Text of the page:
The proposed nine-hour maximum journey time for unweaned animals could limit exports to European markets and cause problems for Irish farmers and exporters, Fianna Fáil MEP Billy Kelleher has said.

Kelleher was commenting after the European Commission published its long awaited revision of the 2005 animal transport regulation.

The MEP maintained that the new requirements contained in the Commission’s proposal on animal transport will be both problematic and costly for Irish farmers and exporters.

“First off, there are positives in this proposal. There is an acceptance that time spent at sea should not be counted in any maximum journey time calculation.

"This is something that is massively important for Ireland as an island member state and that I fought to get [that] recognised in my work on the ANIT committee.

“However, I am concerned at the maximum journey time for unweaned calves being set at nine hours.

"The average journey time from the ferry port in Cherbourg to the major markets in the north of the Netherlands is approximately 12 to 13 hours," he said.

He added that while there is an ability to extend the journey time for an additional nine hours, it would require a massive overhaul of, and investment in, truck feeding technology to allow milk or milk replacer be fed to the animals.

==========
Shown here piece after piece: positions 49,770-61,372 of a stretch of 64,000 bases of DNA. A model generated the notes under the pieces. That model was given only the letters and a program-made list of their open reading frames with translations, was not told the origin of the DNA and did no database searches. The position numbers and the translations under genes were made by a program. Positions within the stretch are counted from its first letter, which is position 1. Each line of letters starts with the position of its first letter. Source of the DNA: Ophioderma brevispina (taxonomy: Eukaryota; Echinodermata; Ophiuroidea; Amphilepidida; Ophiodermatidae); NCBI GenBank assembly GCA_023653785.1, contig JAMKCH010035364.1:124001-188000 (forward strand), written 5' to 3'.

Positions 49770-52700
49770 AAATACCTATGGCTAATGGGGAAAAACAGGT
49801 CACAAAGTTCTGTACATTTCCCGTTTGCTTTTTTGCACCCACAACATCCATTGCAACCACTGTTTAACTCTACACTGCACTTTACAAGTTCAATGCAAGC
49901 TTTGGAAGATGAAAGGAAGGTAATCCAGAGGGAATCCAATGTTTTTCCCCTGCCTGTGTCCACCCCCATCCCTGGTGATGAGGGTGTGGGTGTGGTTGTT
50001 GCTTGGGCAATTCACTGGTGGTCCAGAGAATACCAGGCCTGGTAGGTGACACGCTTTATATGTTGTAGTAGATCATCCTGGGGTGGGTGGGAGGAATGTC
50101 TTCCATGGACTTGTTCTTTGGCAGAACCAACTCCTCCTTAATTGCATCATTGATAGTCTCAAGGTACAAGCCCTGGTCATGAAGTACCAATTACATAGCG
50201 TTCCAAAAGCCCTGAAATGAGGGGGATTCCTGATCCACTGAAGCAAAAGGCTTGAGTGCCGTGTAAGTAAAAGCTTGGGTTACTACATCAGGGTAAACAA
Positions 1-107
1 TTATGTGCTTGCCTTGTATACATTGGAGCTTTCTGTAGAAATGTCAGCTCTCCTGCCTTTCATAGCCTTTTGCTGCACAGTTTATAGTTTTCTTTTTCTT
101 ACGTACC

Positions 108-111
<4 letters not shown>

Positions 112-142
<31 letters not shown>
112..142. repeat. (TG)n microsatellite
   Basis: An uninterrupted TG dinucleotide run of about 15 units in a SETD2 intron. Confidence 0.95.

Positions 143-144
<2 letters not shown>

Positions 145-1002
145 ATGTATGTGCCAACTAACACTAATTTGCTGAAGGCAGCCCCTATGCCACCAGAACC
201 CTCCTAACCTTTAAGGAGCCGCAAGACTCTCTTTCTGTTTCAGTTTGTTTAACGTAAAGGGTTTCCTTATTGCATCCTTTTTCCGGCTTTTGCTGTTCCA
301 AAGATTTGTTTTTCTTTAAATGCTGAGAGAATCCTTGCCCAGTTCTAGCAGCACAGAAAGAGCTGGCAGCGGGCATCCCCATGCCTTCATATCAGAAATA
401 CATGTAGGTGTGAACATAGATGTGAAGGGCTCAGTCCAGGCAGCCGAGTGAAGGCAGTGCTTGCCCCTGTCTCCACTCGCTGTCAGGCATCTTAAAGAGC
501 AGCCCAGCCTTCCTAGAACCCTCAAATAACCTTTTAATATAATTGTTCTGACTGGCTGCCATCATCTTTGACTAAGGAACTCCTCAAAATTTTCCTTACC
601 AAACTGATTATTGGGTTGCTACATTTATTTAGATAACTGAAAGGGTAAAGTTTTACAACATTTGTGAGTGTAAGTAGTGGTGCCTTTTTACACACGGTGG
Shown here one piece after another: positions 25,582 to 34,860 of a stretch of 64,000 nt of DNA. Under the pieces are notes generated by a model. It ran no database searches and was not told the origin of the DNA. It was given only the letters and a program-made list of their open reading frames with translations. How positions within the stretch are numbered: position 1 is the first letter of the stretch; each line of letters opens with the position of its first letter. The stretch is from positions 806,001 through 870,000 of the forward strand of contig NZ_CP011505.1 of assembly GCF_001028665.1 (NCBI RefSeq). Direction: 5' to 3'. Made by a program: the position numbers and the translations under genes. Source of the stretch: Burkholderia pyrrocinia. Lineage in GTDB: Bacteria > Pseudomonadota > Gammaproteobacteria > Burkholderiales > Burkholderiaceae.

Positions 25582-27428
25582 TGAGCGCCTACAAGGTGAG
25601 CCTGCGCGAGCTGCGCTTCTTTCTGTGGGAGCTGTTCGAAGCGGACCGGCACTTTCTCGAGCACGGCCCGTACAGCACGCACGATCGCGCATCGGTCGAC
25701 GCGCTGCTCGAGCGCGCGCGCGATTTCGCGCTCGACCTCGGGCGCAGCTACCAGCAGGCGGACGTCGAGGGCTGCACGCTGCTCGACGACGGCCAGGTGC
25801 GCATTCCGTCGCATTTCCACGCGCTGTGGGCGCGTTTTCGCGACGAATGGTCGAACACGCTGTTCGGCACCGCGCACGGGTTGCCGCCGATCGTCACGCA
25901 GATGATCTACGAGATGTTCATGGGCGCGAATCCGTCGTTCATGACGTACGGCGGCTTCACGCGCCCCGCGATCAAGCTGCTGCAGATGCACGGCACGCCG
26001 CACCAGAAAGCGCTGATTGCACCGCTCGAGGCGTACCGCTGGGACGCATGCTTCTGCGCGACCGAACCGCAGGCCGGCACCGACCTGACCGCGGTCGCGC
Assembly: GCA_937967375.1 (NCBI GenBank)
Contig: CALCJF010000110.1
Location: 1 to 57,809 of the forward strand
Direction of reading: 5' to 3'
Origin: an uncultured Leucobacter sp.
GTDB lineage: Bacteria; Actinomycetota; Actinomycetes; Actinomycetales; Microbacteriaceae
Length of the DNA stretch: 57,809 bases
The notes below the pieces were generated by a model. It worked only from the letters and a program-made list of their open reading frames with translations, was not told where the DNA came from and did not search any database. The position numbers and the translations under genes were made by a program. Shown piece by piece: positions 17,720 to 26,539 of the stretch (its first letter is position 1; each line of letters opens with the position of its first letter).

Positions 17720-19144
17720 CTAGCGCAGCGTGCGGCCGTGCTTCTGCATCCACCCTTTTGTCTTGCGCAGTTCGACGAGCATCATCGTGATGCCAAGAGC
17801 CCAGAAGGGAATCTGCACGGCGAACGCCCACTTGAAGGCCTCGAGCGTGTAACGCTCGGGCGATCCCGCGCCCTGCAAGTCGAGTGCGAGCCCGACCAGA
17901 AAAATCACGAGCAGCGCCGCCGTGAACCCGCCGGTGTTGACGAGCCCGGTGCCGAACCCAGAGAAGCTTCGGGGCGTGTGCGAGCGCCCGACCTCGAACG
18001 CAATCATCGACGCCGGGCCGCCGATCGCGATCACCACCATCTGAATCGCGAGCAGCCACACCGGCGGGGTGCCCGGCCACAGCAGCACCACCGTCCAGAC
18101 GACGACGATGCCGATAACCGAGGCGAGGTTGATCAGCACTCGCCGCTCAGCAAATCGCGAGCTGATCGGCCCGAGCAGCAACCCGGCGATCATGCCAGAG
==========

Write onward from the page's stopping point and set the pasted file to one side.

Minimum age

“Additionally, the increase in the minimum age for transport from 14 days to 35 days will be problematic and expensive for farmers. "Additional labour costs will be incurred to ensure animal welfare on farm and extra housing will be needed to enable the animals to be kept on farm for the extra three weeks. New EU money will be required to support farmers - existing CAP money cannot be re-allocated.

“This is only the starting position. The European Parliament and the European Council will, in the new year, begin their own parallel deliberations, including amendments," he said.

Kelleher said he will be tabling amendments to find a more balanced approach on some of these issues.